30. The Guardian, the most fanatical and ideologically obsessed pusher of the ‘climate crisis’ and the Net Zero policy response which is supposedly the ‘solution’ to that crisis, appears to be remarkably jittery when it comes to challenges of the ‘established science’ and unassailable data which ‘proves’ anthropogenic global warming is a real thing and a major concern. Why else would they publish this feverishly constructed hit-piece against Jennifer Marohasy, giving her very little time to respond (h/t to Mark on Open Mic)? I suggest they are very well aware that the ‘science’ and the data are their true Achilles Heel. If ‘climate deniers’ are so easily dismissed, why is the Guardian so obsessed with discrediting them?


  31. “If ‘climate deniers’ are so easily dismissed, why is the Guardian so obsessed with discrediting them?”

    Because this has been the culture’s main means of dismissing them for decades. And it has worked, and continues to work, notwithstanding they need refreshes from time to time. What’s happening in society around renewables and other NZ policies ceased to be about the science decades ago. Catastrophism is not going to be defeated, or likely even dinted, by arguing about the science; showing that the policies are highly irrational even in terms of what they tout as their goals, is a far better bet.


  32. Sorry Andy but that doesn’t make much sense. The ‘culture’ initially engaged with climate change sceptics, albeit in a dismissive and highly patronising manner. But the ‘culture’ did at least attempt to counter the arguments of climate change sceptics. Now they don’t bother because they claim the evidence has become so ‘overwhelming’ and the science so ‘settled’ that they don’t need to; all they now have to do is concentrate upon those people arguing that the ‘solutions’ to a proven crisis are misguided, technically impossible or economically unfeasible. So why is the Guardian still so obsessed with Marohasy that it feels the need to construct this character assassination of her and her partner? In my opinion, this demonstrates that they are aware of a weakness in their armour.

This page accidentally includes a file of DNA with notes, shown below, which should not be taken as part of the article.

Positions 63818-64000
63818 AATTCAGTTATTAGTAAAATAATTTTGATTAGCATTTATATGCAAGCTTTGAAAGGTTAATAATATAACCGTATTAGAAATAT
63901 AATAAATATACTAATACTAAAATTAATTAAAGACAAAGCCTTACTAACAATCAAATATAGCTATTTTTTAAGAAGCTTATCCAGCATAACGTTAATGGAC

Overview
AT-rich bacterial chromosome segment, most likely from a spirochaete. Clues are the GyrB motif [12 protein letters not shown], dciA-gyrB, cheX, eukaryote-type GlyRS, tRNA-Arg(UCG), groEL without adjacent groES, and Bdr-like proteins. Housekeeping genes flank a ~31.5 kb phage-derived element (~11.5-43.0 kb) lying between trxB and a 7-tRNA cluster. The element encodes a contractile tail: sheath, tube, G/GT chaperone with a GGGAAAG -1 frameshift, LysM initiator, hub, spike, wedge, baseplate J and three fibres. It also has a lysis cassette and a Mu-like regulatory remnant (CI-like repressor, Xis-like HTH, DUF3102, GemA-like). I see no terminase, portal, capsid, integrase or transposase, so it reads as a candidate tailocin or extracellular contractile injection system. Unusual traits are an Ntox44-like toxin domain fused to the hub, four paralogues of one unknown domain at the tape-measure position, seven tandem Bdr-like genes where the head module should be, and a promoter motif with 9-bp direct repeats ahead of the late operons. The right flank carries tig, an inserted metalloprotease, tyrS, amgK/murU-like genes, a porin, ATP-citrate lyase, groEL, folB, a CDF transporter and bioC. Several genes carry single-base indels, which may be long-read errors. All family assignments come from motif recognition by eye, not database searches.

33. “Catastrophism is not going to be defeated, or likely even dinted, by arguing about the science; showing that the policies are highly irrational even in terms of what they tout as their goals, is a far better bet.”

    Again, I don’t disagree with the tactic of demonstrating that the policies are highly irrational. I just think that this alone is not sufficient and any tacit admission that the ‘science’ is correct is also a very dangerous route to go along. I believe that successfully challenging the science upon which NZ is based will be the final nail in the coffin of this most pernicious of cults, notwithstanding the fact that other challenges might also be successful in placing it within that coffin. It’s not logical to argue against ALSO challenging the ‘science’ unless you believe that doing so is not merely a waste of time, but is actually detrimental to the Cause of challenging Net Zero policies by other means. Then we get into a whole new ball game.


  34. “So why is the Guardian still so obsessed with Marohasy that it feels the need to construct this character assassination of her and her partner? In my opinion, this demonstrates that they are aware of a weakness in their armour.”